Seattle

Posted by Ellen

You know what they say: yes, it looks impressive, but the fact is that Allen probably beats his niece two games out of three.

Posted by Ellen

This showed up the other day on the wall next to a parking lot in our (Seattle) neighborhood.

Posted by Ellen

Andy "Brunso" Paves and Michel "Jean Claude Van Damsel" Anais, married since 2015, have parlayed professional sports into advanced degrees and non-sports professions.

Andy's professional MMA cage-fighting record is 5–1, with two of his wins by submission. He recently completed his PhD in clinical psychology at the University of Washington and is currently interning in Honolulu.

Skating for Seattle's Sugar Skulls roller derby team, Michel won all-star acclaim on the banked track and earned her MSW at the University of Washington.

Posted by Ellen

A sample of lint from the trap in our clothes dryer yielded this strand of something: a hair, maybe, or some kind of fiber that is fixing to fail.

We examined the lint with a scanning electron microscope, which magnified it about 927 times by shooting electrons at it and noting how they bounced back. If we'd had a regular old optical microscope, we might have been able to reach this same level of magnification, though we'd be approaching the upper limits of that technology.

Electron microscopes can detect details hundreds of times smaller than optical scopes because electrons travel in more or less straight paths while visible light undulates in waves. The downside is that electrons can't see in color and can't travel much beneath the surface of things, no matter how transparent or translucent that surface might be.

All in all, however, if lint is what you're wanting to look at, then a scanning electron microscope might be just the tool for the job. 

With its help, we calculated the width of this strand of whatever it is at about 20 microns–about one fiftieth of a millimeter. The hairs on our heads are usually more like 50 microns in diameter, so this probably isn't that.

This strand of whatever it is has obviously been through the wringer, even though our current washing machine doesn't have a wringer. The strand has been stressed, and were it not for a couple of microns of badly fraying inner strength at its core, it would have snapped completely.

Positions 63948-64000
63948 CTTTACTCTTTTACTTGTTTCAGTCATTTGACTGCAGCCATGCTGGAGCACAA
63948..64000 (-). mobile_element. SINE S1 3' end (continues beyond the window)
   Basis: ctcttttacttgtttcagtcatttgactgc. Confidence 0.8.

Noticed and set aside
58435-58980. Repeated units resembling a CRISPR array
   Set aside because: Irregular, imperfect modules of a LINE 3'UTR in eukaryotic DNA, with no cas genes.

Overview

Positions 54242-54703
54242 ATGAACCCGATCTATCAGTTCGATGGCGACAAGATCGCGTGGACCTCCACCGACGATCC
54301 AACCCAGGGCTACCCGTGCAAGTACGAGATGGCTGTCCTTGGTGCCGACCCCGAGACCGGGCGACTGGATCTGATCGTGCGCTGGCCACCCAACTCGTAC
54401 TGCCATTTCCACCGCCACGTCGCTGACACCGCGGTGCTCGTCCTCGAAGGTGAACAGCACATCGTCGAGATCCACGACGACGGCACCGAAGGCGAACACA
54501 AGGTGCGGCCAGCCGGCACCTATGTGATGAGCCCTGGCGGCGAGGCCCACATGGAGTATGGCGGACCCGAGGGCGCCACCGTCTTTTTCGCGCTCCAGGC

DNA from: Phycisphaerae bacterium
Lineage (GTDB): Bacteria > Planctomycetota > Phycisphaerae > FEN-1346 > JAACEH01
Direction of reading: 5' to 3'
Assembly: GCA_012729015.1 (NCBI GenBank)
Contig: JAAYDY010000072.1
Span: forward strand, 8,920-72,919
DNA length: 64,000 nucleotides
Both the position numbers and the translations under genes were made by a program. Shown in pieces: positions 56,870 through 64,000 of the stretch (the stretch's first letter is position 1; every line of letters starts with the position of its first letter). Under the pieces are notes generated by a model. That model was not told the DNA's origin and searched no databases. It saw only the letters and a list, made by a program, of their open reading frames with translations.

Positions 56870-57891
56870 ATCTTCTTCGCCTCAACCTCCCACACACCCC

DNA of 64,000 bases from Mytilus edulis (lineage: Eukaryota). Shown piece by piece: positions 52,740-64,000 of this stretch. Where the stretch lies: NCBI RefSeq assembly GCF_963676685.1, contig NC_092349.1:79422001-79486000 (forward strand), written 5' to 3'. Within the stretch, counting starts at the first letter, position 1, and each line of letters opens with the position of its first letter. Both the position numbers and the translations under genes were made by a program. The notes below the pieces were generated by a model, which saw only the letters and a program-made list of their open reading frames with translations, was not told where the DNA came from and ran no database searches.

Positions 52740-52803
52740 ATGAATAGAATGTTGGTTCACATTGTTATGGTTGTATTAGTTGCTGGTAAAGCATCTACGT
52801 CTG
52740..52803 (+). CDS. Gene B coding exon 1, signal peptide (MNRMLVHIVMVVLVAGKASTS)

Which does lead to speculation that what we're looking at here is My Last Nerve. . . .

But there are some other possibilities. Such as dog hair: dog hairs average about 25 microns in diameter, more or less in the same ballpark as this strand. Dog hairs often show a scaly pattern on their outer cuticles that looks kinda like the faint pattern we can sorta make out on what's left of the outer surface of this thing. And of course, finding a dog hair in the lint trap at our house, or pretty much anywhere else in our house, isn't completely freakish.

But really: could a dog hair get this mangled and shredded just from normal laundry processes? We want to beg off from a definitive answer; although we've worn many different hats over the years, we have never, ever presented ourselves as expert in the forensic analysis of dog hairs.

We've not yet, however, run out of options. Couldn't this thing be a fabric fiber from some item of clothing?

That electron microscope sure did come in handy.

Posted by Ellen

These papier-maché troll masks on display in Seattle's Nordic Heritage Museum were created by Norwegian-born Seattleite August Hansen Werner (1893–1980).

Although troll-themed masks were common articles of Norwegian folk art, these were different. Werner was a professional musician, an instructor at the University of Washington, and longtime conductor of the Norwegian Male Chorus of Seattle. He was also a painter and sculptor, and it is believed that he made these masks for operatic performances.

Posted by Ellen

Fixin to fly.

Posted by Ellen

There was a leetle, teeny bit of snow in Seattle, and then a taste of sun. Fine winter days.

But that was then; now, the snow has melted and it's raining hard, and predictions are that it will rain forever. It's easy to see why Lewis and Clark, after they spent a long, wet winter in the Pacific Northwest, judged their entire expedition a failure; this part of the world that they'd struggled so hard to "discover" was chilly and gray and mildewy and just plain unliveable.

Posted by Ellen

She shows the shoes she chose.